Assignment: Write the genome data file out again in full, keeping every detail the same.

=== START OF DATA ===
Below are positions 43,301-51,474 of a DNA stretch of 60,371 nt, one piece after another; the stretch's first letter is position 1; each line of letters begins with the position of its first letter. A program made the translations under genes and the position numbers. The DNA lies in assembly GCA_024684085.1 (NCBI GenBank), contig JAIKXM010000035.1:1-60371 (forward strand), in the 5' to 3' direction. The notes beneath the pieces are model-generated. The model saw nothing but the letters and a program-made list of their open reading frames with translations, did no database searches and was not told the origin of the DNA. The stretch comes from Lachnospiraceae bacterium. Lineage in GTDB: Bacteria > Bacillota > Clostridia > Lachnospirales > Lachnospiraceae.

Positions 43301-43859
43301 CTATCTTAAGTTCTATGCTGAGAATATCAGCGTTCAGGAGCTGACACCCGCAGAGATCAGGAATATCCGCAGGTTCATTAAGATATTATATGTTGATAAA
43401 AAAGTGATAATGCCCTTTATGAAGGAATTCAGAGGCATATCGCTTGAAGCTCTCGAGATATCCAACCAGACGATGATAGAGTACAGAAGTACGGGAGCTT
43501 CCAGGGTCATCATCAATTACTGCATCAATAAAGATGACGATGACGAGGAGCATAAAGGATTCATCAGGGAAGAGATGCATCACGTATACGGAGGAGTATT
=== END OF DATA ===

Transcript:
Below are positions 43,301-51,474 of a DNA stretch of 60,371 nt, one piece after another; the stretch's first letter is position 1; each line of letters begins with the position of its first letter. A program made the translations under genes and the position numbers. The DNA lies in assembly GCA_024684085.1 (NCBI GenBank), contig JAIKXM010000035.1:1-60371 (forward strand), in the 5' to 3' direction. The notes beneath the pieces are model-generated. The model saw nothing but the letters and a program-made list of their open reading frames with translations, did no database searches and was not told the origin of the DNA. The stretch comes from Lachnospiraceae bacterium. Lineage in GTDB: Bacteria > Bacillota > Clostridia > Lachnospirales > Lachnospiraceae.

Positions 43301-43859
43301 CTATCTTAAGTTCTATGCTGAGAATATCAGCGTTCAGGAGCTGACACCCGCAGAGATCAGGAATATCCGCAGGTTCATTAAGATATTATATGTTGATAAA
43401 AAAGTGATAATGCCCTTTATGAAGGAATTCAGAGGCATATCGCTTGAAGCTCTCGAGATATCCAACCAGACGATGATAGAGTACAGAAGTACGGGAGCTT
43501 CCAGGGTCATCATCAATTACTGCATCAATAAAGATGACGATGACGAGGAGCATAAAGGATTCATCAGGGAAGAGATGCATCACGTATACGGAGGAGTATT